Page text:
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Talk about 1984. While employers and others have been fingerprinting people for decades, even though they weren't criminals, the Federal Bureau of Investigations apparently weren't interested in that particular data. Now they are, and I'm pretty sure, it's unconstitutional.
Jennifer Lynch at the Electronic Frontier Foundation reports:
Being a job seeker isn't a crime. But the FBI has made a big change in how it deals with fingerprints that might make it seem that way. For the first time, fingerprints and biographical information sent to the FBI for a background check will be stored and searched right along with fingerprints taken for criminal purposes.
The change, which the FBI revealed quietly in a February 2015 Privacy Impact Assessment (PIA), means that if you ever have your fingerprints taken for licensing or for a background check, they will most likely end up living indefinitely in the FBI's NGI database. They'll be searched thousands of times a day by law enforcement agencies across the country—even if your prints didn't match any criminal records when they were first submitted to the system.
This is the first time the FBI has allowed routine criminal searches of its civil fingerprint data. Although employers and certifying agencies have submitted prints to the FBI for decades, the FBI says it rarely retained these non-criminal prints. And even when it did retain prints in the past, they "were not readily accessible or searchable." Now, not only will these prints—and the biographical data included with them—be available to any law enforcement agent who wants to look for them, they will be searched as a matter of course along with all prints collected for a clearly criminal purpose (like upon arrest or at time of booking).
This seems part of an ever-growing movement toward cataloguing information on everyone in America—and a movement that won't end with fingerprints. With the launch of the face recognition component of NGI, employers and agencies will be able to submit a photograph along with prints as part of the standard background check. As we've noted before, one of FBI's stated goals for NGI is to be able to track people as they move from one location to another. Having a robust database of face photos, built out using non-criminal records, will only make that goal even easier to achieve.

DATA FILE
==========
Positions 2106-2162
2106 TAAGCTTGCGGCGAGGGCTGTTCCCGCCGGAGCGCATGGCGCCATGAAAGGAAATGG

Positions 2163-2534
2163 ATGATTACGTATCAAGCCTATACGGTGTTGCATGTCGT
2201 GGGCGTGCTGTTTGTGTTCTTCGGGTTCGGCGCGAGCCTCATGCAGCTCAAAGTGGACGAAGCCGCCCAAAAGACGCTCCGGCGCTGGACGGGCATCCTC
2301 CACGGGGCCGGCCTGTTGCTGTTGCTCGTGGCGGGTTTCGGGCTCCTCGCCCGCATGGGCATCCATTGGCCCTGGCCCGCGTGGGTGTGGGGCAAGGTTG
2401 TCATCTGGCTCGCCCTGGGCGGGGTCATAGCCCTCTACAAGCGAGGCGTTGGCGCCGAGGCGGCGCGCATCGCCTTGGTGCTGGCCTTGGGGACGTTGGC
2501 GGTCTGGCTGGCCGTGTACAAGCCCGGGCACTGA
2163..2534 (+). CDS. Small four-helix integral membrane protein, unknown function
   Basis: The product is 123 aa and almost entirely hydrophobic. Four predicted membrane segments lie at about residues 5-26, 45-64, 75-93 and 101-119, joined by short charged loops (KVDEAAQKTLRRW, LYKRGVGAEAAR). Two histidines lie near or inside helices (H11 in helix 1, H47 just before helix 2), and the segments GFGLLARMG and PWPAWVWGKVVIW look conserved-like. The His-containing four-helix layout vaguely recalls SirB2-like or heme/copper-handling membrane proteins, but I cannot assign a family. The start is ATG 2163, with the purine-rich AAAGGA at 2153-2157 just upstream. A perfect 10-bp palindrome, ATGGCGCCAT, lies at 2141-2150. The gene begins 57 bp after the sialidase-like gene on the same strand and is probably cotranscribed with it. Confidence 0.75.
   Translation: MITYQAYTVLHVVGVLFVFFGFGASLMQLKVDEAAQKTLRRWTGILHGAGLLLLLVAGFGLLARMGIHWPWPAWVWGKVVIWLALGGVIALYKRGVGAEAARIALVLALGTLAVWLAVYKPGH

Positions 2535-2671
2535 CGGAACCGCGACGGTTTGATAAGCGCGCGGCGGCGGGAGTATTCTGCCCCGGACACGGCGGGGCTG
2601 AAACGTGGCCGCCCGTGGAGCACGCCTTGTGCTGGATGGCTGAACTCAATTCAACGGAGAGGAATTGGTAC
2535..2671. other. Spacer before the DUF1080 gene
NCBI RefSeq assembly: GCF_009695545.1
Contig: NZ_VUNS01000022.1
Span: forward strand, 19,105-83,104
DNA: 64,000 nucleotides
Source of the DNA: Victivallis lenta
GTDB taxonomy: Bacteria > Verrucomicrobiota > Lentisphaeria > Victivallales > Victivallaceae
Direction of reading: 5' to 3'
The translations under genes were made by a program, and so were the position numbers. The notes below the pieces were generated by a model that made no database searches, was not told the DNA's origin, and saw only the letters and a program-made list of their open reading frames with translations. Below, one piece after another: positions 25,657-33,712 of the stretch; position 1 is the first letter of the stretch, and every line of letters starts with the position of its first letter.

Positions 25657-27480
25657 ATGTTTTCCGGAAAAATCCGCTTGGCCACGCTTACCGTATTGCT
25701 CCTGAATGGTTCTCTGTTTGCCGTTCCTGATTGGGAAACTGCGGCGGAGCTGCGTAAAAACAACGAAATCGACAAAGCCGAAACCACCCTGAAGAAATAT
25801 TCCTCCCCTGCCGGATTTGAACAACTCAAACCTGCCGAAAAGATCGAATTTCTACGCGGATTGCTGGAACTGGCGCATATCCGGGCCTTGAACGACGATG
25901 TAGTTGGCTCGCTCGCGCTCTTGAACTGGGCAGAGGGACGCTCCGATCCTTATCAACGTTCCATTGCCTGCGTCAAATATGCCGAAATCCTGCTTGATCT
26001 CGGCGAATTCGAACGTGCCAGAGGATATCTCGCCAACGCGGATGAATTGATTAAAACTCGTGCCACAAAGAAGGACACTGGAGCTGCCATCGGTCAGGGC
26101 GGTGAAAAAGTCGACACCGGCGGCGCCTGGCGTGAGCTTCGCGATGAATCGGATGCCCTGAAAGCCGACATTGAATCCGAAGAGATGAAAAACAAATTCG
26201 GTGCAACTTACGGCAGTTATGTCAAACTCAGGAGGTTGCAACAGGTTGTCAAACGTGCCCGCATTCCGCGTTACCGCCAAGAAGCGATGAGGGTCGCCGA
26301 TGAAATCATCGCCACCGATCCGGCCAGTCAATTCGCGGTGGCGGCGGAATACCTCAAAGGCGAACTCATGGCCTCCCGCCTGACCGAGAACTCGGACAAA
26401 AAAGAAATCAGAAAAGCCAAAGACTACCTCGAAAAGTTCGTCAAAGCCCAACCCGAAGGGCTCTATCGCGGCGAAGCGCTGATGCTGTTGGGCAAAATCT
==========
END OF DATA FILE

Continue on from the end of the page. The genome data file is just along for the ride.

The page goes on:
This change will impact a broad swath of Americans. It's not just prospective police officers or childcare workers who have to submit to fingerprint background checks. In Texas, for example, you'll need to give the government your prints if you want to be an engineer, doctor, realtor, stockbroker, attorney, or even an architect. The California Department of Justice says it submits 1.2 million sets of civil prints to the FBI annually. And, since 1953, all jobs with thefederal government have required a fingerprint check—not just for jobs requiring a security clearance, but even for part-time food service workers, student interns, designers, customer service representatives, and maintenance workers.
The FBI, which I believe is just another agency, like the ATF and other alphabet agencies, that is not outlined in the Constitution, has been developing and cataloging data gathered by facial recognition and expanding its biometrics programs into a Next Generation Indentification database.
The question should be asked, just who gave authority for this data to be collected by the feds in the first place? I don't see it in the Constitution. I don't believe it will actually help the FBI. After all, aren't these the same guys who can't seem to put two and two together when it comes to 9/11 jihadis? Arent' they the same agency that can't get the goods on the domestic terrorist in the White House?
Let's not forget that this piece of news comes as it appears that Americans who travel on domestic flights in the united States will also have to have a passport soon to do so. However, if you're an illegal alien and you break immigration laws and make it over the border, then you can be escorted onto domestic flights without any proper i....
With the confirmation that the NSA has been unconstitutionally surveilling the American public wit... per the Fourth Amendment, the Congress illegally authorizing the indefinite detention of individuals without due pro..., which is protected under the Fifth Amendment, and now a beast-like database with fingerprints, facial recognition and other biometric data of those who are not even accused of a crime is beyond tyrannical, and you know as well as I do that someone will eventually take the reins of this beast and seek to devour the American people.
Lynch commented, "This violates our democratic ideals and our societal belief that we should not treat people as criminals until they are proven guilty."
Somehow, I don't believe this has one thing to do with catching criminals, will be used for more control. George Orwell would be shaking his head right now and saying, "I told you so."